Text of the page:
Styling Headings with the WordPress Customizer or Appearance Settings

Maybe just changing the font and colors will be enough for you to style the headings.

Experiment with the WordPress Customizer settings in Appearance > Customize. It’s all automatic, so there is no need to know how to code CSS.

Pros: You can customize the appearance of your theme to your exact specifications, though the specifications maybe limited or constrained.

Cons: If you switch themes the fonts will carry over, but the CSS will not. You will also lose your customization if you upgrade your current theme for security reasons. Take a look at the Frequently Asked Questions about Customizer for all the other restrictions. Continue reading How to Use CSS to Stylize Headings in Your WordPress Content

Using Post Sandbox Examples for Testing WordPress Themes

You’ve just started your new WordPress site, and you are browsing the selection of Themes WordPress has to offer. You fall in love with a Theme and start filling it with content. Then you discover a huge flaw. You hate how your pictures align, and how your headings look. With a Sandbox post you can alleviate that issue.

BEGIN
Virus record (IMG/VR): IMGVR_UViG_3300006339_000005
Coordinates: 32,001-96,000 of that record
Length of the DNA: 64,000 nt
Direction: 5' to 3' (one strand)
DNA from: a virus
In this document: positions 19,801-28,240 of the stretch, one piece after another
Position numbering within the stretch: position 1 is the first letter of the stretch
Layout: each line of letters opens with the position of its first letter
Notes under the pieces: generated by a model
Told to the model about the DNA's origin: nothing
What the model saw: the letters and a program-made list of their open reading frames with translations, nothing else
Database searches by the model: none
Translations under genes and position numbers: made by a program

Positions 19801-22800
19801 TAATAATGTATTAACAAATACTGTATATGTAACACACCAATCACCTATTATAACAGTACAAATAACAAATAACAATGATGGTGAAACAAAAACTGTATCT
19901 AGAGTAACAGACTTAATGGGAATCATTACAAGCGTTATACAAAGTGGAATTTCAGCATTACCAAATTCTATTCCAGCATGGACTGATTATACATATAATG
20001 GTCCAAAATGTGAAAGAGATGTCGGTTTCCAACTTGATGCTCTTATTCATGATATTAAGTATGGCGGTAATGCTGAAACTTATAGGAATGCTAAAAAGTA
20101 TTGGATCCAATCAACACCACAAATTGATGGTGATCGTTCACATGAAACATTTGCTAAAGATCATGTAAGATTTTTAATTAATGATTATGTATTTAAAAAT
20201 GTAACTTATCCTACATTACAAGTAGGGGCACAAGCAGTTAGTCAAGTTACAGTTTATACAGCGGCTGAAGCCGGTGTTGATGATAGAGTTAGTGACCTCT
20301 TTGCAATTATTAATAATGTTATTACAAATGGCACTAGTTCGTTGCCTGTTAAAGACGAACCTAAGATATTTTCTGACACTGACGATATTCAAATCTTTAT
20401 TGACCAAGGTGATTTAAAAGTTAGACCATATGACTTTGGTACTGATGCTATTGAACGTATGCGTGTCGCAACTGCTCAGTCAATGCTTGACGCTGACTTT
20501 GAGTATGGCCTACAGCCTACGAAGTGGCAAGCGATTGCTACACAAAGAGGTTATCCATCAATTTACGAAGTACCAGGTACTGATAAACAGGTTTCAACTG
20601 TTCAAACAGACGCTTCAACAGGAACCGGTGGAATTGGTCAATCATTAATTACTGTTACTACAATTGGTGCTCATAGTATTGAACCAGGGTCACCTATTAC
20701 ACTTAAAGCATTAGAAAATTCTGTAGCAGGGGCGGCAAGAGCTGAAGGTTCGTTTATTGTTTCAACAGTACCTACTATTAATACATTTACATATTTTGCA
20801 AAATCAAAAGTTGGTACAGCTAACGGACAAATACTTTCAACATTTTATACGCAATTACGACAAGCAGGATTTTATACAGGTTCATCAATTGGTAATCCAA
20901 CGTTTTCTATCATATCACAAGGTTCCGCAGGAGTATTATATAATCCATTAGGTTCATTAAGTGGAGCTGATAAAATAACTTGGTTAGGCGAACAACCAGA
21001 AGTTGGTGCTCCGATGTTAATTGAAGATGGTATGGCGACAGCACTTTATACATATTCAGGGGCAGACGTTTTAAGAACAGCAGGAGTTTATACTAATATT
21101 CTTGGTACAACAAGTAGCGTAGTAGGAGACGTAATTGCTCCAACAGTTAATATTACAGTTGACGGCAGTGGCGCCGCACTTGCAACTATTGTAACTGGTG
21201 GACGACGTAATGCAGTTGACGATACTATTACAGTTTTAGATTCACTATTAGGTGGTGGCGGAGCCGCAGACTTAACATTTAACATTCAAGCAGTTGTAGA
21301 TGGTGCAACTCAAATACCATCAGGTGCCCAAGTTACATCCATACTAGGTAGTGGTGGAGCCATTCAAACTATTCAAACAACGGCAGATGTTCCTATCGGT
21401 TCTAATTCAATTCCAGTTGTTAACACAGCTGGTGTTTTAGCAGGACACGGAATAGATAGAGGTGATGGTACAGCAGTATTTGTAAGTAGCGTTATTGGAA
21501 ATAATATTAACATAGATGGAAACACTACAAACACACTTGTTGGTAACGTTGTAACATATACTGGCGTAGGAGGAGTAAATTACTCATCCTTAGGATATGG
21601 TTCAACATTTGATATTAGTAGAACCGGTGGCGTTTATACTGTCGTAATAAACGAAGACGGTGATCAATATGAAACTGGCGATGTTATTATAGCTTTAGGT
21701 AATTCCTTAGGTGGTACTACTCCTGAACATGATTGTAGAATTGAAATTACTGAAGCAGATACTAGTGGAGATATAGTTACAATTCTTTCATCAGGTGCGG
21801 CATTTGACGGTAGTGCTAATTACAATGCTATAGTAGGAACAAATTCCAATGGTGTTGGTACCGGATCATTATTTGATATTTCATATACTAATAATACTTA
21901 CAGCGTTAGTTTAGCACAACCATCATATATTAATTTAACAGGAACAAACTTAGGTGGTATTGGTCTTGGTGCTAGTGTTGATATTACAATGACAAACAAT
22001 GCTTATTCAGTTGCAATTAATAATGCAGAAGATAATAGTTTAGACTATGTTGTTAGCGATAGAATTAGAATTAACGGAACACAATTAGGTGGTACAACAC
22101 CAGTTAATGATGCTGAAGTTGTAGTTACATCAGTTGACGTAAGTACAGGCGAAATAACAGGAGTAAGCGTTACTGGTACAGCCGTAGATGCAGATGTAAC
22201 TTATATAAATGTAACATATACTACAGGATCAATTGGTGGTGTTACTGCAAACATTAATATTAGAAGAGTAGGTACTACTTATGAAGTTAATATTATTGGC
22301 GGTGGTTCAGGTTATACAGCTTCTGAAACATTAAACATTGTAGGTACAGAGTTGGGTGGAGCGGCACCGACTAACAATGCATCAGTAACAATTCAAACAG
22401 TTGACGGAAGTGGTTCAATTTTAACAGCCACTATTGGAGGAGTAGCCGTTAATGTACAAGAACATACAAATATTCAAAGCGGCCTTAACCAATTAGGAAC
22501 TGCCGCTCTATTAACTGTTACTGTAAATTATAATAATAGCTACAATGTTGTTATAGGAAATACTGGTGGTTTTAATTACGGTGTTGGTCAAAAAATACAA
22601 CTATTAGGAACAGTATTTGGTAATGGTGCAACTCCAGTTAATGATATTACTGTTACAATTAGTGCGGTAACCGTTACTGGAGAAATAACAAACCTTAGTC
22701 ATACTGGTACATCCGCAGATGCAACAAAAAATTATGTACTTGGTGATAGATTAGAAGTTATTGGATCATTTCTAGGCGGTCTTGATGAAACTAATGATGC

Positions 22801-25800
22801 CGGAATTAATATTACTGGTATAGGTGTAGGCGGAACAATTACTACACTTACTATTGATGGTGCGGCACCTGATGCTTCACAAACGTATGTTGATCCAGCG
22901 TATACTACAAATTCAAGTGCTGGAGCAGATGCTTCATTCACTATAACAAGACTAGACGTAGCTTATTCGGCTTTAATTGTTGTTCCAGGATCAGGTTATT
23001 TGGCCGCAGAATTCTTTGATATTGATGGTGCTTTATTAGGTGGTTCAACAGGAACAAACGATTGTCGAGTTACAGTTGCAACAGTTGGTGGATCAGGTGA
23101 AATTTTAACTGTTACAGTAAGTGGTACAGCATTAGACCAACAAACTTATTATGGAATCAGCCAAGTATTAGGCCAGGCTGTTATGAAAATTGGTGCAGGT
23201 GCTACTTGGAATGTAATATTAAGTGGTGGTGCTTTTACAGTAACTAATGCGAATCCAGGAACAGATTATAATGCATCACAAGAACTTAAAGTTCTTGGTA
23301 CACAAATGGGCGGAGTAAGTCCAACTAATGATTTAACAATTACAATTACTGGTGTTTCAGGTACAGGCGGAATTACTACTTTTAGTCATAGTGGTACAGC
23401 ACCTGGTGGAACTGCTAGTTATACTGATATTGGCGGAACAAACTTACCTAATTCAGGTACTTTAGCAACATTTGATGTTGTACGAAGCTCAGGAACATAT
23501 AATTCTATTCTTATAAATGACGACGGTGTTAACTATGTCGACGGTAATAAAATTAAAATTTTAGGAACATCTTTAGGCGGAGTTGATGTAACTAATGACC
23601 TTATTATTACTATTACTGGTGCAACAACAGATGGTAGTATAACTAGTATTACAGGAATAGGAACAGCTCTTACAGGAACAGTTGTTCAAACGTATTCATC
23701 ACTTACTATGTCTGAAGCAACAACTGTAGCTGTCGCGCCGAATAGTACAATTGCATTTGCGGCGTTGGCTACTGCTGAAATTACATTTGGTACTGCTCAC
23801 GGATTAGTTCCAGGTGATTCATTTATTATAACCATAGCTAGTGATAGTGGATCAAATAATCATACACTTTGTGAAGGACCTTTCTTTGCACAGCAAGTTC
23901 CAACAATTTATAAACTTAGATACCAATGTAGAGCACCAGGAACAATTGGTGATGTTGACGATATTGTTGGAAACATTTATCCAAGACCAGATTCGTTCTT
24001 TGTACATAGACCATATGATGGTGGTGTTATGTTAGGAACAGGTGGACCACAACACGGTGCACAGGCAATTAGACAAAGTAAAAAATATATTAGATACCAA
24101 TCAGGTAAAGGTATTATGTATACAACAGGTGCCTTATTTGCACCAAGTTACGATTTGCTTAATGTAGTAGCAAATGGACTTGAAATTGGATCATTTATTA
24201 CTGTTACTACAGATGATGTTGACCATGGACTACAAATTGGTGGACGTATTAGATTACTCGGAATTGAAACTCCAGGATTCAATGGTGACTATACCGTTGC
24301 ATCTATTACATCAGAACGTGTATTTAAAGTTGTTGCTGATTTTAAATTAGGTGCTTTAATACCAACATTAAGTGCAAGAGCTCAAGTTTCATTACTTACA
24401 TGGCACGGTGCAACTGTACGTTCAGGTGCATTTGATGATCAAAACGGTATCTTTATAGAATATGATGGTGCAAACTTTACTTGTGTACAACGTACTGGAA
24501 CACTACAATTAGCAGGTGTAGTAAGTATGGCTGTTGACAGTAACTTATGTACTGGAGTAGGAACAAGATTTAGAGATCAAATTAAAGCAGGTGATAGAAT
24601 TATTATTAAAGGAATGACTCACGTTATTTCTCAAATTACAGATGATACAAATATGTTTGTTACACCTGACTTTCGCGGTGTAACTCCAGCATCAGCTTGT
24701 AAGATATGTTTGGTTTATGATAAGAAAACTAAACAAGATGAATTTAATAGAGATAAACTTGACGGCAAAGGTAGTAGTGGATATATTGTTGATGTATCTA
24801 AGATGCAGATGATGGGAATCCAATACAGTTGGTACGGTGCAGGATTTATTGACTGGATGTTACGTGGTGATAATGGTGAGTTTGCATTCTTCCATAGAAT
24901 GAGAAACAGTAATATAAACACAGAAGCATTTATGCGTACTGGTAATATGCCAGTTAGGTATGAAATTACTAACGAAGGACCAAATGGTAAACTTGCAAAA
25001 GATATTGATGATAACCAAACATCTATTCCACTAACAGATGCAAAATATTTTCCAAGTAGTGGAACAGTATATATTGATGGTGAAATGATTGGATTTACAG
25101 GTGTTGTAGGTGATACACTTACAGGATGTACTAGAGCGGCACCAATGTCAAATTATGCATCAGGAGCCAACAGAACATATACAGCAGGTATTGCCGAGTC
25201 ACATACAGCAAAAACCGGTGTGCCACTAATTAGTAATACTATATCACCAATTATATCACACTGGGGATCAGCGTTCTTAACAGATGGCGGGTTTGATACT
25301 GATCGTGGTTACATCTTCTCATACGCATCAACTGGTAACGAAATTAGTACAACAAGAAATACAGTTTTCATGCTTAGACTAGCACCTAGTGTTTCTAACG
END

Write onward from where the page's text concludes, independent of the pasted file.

According to the WordPress.org article “Test Driving WordPress:”

A Sandbox is a term related to the sandbox you might have played in and built sand castles in as a child. It is a playground for working on concepts and exploring your imagination.
Test Driving WordPress – WordPress Codex

Essentially, a sandbox post lets you take a test drive of your theme before you put it live on your site. It is a post that shows you an example of every HTML and CSS code and how it will be displayed. Continue reading Using Post Sandbox Examples for Testing WordPress Themes

Creating a Static Front Page

Creating a Static Front Page isn’t just fun and innovative it also makes your blog look more like a professional website and less like a “blog”. Static front pages give all your readers and visitors the same welcome. Be it an announcement, how to get around or what your site offers, one thing is for sure, it is informative and it is direct. You can have your site be purely static or you can make it a hybrid blog and also include a “blog” page. Both have their own pros and cons. Continue reading Creating a Static Front Page